Students and administrators to recent bathroom incident

To combat the incident, the administration has paired up with the anti-defamation league in order to solve the problem at hand.

To combat the incident, the administration has paired up with the anti-defamation league in order to solve the problem at hand.

Kayla Hill, Staff Writer

At around 10:30 a.m. on Monday, Dec. 17th, a student reported a swastika drawn on the wall of the boys’ bathroom on the first floor.  Later that day, the Port Washington Police arrived and a report was filed.

The administration immediately began their investigation, which included reviewing video surveillance and conducting a set of interviews with students who had been in the bathroom around the time of the report.

The administration stated that they will continue to explore ways to put an end to the defacement of school property and the proliferation of abject hate. Bathrooms and the stalls inside them are uniquely private spaces in our school, making them vulnerable to inappropriate behavior and the spreading of intolerance.

“Should we find the student(s) responsible for this action, that we will request an arrest,” said Principal Dr. Ira Pernick.

Faculty members are also exploring other systems to track student bathroom use to help in future investigations.

In the letter that went out to the parents of Schreiber students, Dr. Pernick urged the community to review the Resolution of Respect with their children once again.

“This is obviously upsetting.  A lot of these incidents occur specifically in bathroom stalls and mostly in private places.  In order for anyone to choose to produce a symbol of hate, it is more frequently in dark recesses because it is not part of our culture.  It would not be acceptable to be in front of school or in a public area,” said Principal Dr. Ira Pernick.

In the past, the School Board invited guest speakers to educate the student body on the severity of the reports.  Last year, the Anti-Defamation League came to speak to Schreiber about the hate symbols that were drawn in the bathroom.  However, despite the guest speaker, there were still two swastika incidents during the 2017-2018 school year. 

Many students viewed this attempt at annihilating these acts of hate as ineffective as many students did not take the speaker or the topics seriously.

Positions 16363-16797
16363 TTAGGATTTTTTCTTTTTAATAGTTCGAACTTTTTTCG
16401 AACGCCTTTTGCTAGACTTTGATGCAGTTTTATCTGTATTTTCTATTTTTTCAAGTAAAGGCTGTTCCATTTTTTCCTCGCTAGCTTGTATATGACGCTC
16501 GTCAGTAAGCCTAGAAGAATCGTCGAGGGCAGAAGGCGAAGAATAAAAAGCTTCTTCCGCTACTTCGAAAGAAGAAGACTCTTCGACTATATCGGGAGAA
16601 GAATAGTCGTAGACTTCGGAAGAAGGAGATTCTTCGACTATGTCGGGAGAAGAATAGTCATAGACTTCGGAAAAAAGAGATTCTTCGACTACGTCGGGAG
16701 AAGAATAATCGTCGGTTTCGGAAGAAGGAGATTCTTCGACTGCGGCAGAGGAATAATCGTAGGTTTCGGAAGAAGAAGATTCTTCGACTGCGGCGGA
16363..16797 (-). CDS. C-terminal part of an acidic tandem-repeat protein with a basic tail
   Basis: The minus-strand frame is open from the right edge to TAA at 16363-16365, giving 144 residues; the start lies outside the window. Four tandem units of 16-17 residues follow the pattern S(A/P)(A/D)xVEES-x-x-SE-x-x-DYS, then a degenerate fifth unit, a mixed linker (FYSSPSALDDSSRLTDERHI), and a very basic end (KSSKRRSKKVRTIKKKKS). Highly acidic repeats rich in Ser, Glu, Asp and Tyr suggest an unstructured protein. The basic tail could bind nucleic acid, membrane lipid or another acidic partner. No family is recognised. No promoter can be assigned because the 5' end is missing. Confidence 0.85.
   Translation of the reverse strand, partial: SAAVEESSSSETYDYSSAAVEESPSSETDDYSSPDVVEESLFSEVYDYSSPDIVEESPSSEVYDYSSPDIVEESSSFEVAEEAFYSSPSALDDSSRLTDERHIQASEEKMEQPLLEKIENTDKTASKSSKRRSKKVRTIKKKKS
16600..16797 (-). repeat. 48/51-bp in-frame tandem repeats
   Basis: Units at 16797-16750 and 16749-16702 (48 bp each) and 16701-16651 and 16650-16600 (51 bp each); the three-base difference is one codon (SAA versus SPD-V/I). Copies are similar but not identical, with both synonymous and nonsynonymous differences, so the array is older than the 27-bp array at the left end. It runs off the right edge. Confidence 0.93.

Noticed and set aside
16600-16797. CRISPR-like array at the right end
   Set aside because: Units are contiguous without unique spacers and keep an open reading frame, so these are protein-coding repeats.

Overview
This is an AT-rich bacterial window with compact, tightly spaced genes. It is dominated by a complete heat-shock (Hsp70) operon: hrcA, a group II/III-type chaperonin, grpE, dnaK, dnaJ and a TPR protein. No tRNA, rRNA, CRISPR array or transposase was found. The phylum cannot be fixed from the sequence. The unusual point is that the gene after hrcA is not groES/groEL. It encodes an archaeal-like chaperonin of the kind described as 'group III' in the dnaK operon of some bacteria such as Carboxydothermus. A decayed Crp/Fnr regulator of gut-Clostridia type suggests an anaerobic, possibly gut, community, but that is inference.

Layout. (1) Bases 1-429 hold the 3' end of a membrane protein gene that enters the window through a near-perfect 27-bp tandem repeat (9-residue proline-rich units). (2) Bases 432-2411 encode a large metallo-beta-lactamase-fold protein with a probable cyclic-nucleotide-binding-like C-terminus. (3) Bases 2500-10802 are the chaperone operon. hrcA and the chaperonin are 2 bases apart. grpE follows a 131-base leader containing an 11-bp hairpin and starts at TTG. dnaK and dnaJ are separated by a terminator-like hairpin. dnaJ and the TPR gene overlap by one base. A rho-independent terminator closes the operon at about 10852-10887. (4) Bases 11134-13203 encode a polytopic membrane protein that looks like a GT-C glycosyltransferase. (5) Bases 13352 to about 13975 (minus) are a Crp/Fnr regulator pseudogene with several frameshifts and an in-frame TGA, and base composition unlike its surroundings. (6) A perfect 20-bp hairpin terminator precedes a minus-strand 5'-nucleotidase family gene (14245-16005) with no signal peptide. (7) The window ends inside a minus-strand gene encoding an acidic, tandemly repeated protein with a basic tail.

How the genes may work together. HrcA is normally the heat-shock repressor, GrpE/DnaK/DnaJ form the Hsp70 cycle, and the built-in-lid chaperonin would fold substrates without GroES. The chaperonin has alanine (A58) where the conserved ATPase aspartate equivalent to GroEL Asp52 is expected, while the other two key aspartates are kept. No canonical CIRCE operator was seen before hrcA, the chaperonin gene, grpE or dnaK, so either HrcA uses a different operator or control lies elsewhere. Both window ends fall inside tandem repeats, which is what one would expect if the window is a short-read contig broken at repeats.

“People draw swastikas in bathrooms and use hateful language because they feel targeted themselves.  It’s hard for them to face how they feel about themselves so they project onto others.  That’s why it’s important to unite when incidents like this happen. So those who are victims feel safe and the perpetrator knows that discrimination is not the only option” said junior Katie Winter.

After this more recent incident, the administration is worried as the number of parent responses to the matter has decreased significantly since last year.  The faculty does not want these occurrences to begin to be overlooked, and believes that people should take this matter very seriously. 

The administration is also planning on continuing to utilize the security cameras that were recently installed.  These are used to give a sense of who is entering or near the bathroom.  Still, they are aware of the difficulty that is presented when finding the balance between monitoring activities in the bathroom, such as the drawing of the swastika, and maintaining students’ privacy.

Administrators aren’t the only people getting involved after this event.  Many different clubs and school-based organizations are beginning to take more of an initiative at combating this issue of in-school hatred and insensitivity, one such group being Judaism Club. The club seeks members interested in getting more involved in fighting hate crime and spreading unity, and meets every Thursday at 3:15 p.m. in Room 221. 

Furthermore, especially with National Holocaust Remembrance Day and Equality Day coming up at the end of January, the Judaism Club had some ideas regarding not only unifying the school, but also reaffirming the seriousness of these anti-Semitic hate symbols.

 “It is disappointing and disturbing that our school is no longer a safe place for all.  Hate speech or symbols against any group should not be tolerated, and those responsible should admit to their wrongdoing,” said junior Adam Salzman.  “We, as a community, all share the responsibility to explain why this sort of action is completely inappropriate.”  

The administration has worked to combat this issue by utilizing the security cameras installed and exercising other anti-hatred attempts.  However, since it is difficult to know the specifics about the incident, the investigation is not being completed at its desired pace.